Home to more than 500,000 plant and animal species, few countries in Latin America can compete with the volume and variety of wildlife found in Costa Rica. This wilderness paradise features a range of habitats, including mangroves, coastlines, cloud forest and coral reefs. A staggering 25% of the country’s landmass is under active conservation.
Here are some of our animals in Costa Rica:
Costa Rica has around 50 species of hummingbirds, four of which are endemic to the region. Look out for the fiery-throated hummingbird, one of our favourites. Males are generally more brightly coloured than their female counterparts.
Blue Jeans Poison Dart Frog
Found in the forest that surround Puerto Viejo, strawberry poison dart frogs hunt for ants and mites. So toxic is their venom that ancient indigenous hunters used to smear their arrows with the frogs’ toxins to kill prey.
Similar in appearance to a lemur, coatimundis are officially part of the racoon family. They hang out in trees, have brown fur, and a long snout that helps them forage for insects and fruit.
White-faced Capuchin Monkeys
Found primarily in Cloud Forests, Rainforests and Tropical Dry Forests, the White-Faced Capuchin Monkey is most commonly found in Costa Rica in Monteverde, Corcovado National Park, San Vito, Santa Rosa National Park and Manuel Antonio National Park. Their principal natural predators include large cats, birds, snakes, and crocodiles.
There are six species of toucan found in Costa Rica. The fiery-billed, the collared, the black mandible and the rainbow-billed are found widely throughout the country in a range of habitats. In the cloud forest, you will see the Emerald and the Yellow-eared toucan.
Native to Costa Rica, the Scarlet Macaw was once almost extinct in Costa Rica, but conservation efforts have paid off and the species has made a good recovery. Their brightly coloured feathers make them easy to identity. They can be found along the Central Pacific Coast in Costa Rica, notably in Manuel Antonio National Park, Carara National Park and Pal Verde National Park.
A sloth is amongst the world’s slowest mammals – so sedentary, in fact, that algae grows on its furry coat. Adapted for life in the treetops, the algae gives the sloth a greenish tint that is useful camouflage. Sloths are found throughout Costa Rica, but Manuel Antonio National Park and Tortuguero National Park are the best places to see them. Sleeping up to 15-20 hours sleep every day, they eat mainly at night, feasting on leaves, shoots and fruit from the trees.
Considered by many to be the world’s most beautiful birds, these vibrantly coloured animals live in the mountainous, tropical forests of Costa Rica, where they eat fruit, insects, lizards, and other small creatures.
During mating season, male quetzals grow twin tail feathers that form a train up to three feet long. Historically, quetzals were the ancient inspiration for the Aztec and Maya, who believed its feathers to represent the green growth of spring.
Blue Morpho Butterfly
Costa Rica is home to 90% of all butterfly populations of Central America. There are a lot of species of neotropical butterflies, as well as 18% of all butterfly species in the world. The most common are the Blue Morpho, Owl Butterfly, Florida White, and the Ruby-spotted Swallowtail butterfly.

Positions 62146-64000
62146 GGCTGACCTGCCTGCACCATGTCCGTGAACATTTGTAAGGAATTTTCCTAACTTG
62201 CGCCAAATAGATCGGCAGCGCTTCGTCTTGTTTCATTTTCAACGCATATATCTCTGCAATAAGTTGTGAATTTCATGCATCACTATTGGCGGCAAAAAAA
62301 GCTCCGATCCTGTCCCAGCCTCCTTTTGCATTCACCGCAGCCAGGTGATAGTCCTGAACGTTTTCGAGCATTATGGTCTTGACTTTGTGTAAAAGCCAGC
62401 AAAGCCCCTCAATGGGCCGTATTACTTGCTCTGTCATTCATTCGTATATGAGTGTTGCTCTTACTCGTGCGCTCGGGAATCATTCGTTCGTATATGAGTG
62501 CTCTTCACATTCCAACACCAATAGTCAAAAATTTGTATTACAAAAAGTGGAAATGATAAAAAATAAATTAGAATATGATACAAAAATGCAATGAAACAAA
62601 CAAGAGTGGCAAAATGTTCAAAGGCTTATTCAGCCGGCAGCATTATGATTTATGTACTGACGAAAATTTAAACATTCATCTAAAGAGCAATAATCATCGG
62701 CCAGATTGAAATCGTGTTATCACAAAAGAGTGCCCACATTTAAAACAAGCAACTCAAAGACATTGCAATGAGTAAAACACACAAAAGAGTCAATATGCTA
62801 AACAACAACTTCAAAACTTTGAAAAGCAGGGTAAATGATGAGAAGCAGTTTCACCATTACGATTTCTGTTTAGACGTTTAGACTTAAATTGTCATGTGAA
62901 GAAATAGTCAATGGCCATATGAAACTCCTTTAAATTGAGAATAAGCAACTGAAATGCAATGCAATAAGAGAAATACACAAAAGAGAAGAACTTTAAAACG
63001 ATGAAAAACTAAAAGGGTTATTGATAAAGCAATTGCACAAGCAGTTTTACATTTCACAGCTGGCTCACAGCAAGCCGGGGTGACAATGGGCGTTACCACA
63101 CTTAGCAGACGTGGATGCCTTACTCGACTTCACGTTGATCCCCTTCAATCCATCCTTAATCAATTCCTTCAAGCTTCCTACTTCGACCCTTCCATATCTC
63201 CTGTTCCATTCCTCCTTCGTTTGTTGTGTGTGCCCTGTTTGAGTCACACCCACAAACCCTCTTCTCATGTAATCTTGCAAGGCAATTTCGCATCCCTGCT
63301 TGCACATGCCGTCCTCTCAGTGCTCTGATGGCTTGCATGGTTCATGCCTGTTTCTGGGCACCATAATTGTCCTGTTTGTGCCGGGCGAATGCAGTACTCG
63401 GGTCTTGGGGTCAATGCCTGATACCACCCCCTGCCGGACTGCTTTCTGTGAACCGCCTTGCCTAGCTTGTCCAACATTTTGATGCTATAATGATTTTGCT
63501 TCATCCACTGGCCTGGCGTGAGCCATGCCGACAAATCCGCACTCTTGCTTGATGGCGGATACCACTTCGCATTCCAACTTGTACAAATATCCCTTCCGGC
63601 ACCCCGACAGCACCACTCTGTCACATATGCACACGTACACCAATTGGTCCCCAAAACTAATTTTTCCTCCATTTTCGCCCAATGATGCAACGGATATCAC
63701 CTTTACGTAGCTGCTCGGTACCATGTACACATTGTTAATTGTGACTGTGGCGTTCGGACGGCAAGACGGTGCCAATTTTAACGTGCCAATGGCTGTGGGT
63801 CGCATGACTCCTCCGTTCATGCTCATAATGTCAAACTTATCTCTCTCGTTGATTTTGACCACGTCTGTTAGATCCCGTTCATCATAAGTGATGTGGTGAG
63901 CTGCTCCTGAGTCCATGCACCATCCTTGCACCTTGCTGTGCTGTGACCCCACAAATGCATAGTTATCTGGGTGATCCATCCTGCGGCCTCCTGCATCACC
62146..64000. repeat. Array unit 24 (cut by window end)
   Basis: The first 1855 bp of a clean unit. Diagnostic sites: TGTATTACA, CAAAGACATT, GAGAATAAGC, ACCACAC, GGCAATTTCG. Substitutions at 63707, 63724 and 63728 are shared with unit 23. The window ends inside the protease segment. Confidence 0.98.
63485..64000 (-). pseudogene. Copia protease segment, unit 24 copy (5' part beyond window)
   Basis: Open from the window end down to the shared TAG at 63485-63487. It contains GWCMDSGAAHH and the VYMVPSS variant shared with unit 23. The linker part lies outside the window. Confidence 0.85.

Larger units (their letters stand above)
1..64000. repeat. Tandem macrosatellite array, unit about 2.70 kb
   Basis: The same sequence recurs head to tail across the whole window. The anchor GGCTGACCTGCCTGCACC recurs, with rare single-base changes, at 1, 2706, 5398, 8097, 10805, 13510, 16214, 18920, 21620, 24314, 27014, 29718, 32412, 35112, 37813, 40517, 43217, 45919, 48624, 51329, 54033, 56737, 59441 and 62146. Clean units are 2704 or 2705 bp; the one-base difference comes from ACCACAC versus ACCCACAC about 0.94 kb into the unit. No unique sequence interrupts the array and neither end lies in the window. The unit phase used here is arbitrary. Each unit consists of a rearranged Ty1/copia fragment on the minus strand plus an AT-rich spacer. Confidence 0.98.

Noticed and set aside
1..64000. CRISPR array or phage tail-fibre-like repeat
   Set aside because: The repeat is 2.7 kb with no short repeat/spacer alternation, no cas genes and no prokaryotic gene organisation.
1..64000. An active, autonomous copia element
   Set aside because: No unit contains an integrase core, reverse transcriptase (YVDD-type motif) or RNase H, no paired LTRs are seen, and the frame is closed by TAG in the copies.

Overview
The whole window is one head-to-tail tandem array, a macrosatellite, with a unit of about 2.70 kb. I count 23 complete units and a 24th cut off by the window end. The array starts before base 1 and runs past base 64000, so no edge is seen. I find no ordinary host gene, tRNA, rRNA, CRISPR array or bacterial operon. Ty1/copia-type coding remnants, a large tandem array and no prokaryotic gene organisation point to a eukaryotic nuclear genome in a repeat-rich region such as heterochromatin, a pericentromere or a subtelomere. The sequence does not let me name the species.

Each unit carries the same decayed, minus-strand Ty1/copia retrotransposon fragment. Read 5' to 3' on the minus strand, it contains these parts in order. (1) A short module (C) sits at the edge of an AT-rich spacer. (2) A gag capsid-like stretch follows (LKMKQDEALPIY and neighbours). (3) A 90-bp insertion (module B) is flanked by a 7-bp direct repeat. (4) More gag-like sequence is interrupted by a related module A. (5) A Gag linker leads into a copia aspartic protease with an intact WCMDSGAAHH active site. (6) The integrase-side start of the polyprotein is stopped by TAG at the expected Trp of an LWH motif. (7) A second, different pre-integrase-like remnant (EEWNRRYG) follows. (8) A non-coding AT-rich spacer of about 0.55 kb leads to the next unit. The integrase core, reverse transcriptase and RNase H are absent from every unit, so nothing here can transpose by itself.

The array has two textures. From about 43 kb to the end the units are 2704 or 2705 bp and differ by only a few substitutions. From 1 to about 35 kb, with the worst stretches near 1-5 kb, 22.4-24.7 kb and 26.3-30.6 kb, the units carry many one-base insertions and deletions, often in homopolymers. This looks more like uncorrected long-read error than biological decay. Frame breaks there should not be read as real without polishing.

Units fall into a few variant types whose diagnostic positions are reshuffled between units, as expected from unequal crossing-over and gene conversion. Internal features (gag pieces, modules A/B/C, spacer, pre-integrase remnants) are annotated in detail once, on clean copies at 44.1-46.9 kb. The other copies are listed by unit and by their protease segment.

Found throughout Costa Rica and on both coasts, the Blue Morpho is one of the world largest butterflies, with a wing span of up to 20cms. They are typically seen on the edge of forests, fields, rivers, or near the ocean and are easily identified by their bright blue iridescent wings.
Leatherback Sea Turtles
Growing up to seven feet long and exceeding 2,000 pounds, Leatherbacks are the largest turtles on Earth. Once prevalent in almost every ocean, the leatherback population is in general decline. Playa Grande, in northwest Costa Rica, is the last nesting beach for Eastern Pacific leatherbacks, best observed October through March.
The loudest of all monkeys, Howler Monkeys are at their loudest at dawn or dusk, when their territorial cries can be heard up to 3 miles away. They are found throughout Costa Rica, but particularly in the areas around Arenal Volcano National Park, Barra Honda National Park and Caño Negro. They are large, long-tailed, with beards and thick, predominantly, black hair.
Squirrel Monkeys have a distinct appearance, generally a greenish yellow colour, with a white throat, face and ears, and a black muzzle and tail tip. They are generally found in the Pacific lowlands and southern part of Costa Rica.
Spider monkeys are the smallest and most nimble of the four species of primates found in Costa Rica — but also the most endangered. They have long arms and tails that enable them to move gracefully between branches and trees. They are most commonly found in Corcovado National Park, Rincon de la Vieja National Park, Sirena Biological Station, Tenorio Volcano National Park and Peñas Blancas Wildlife Refuge. Their numbers are sadly in decline.
Leafcutter Ants live in huge colonies and occur throughout Costa Rica. They have powerful jaws that vibrate up to 1,000 times per second allowing them to slice through leaves. Remarkably, they can carry up to 20 times their body weight.
Known locally as the ‘danta’, tapir are the largest terrestrial mammal in the Neotropics. The best place to see tapir are Bijagua de Upala, Corcovado National Park on the Osa Peninsula, and Heredia.
Costa Rica has one of the longest whale-watching seasons in the world. Humpback whales roam its Pacific coast for about 8 months of the year. It is at its peak between August and the end of October. The hot spot is along the Southern Pacific Coast from Manuel Antonio to the warm waters of the Osa Peninsula, with Osa’s Golfo Dulce often used as a nursery for their young.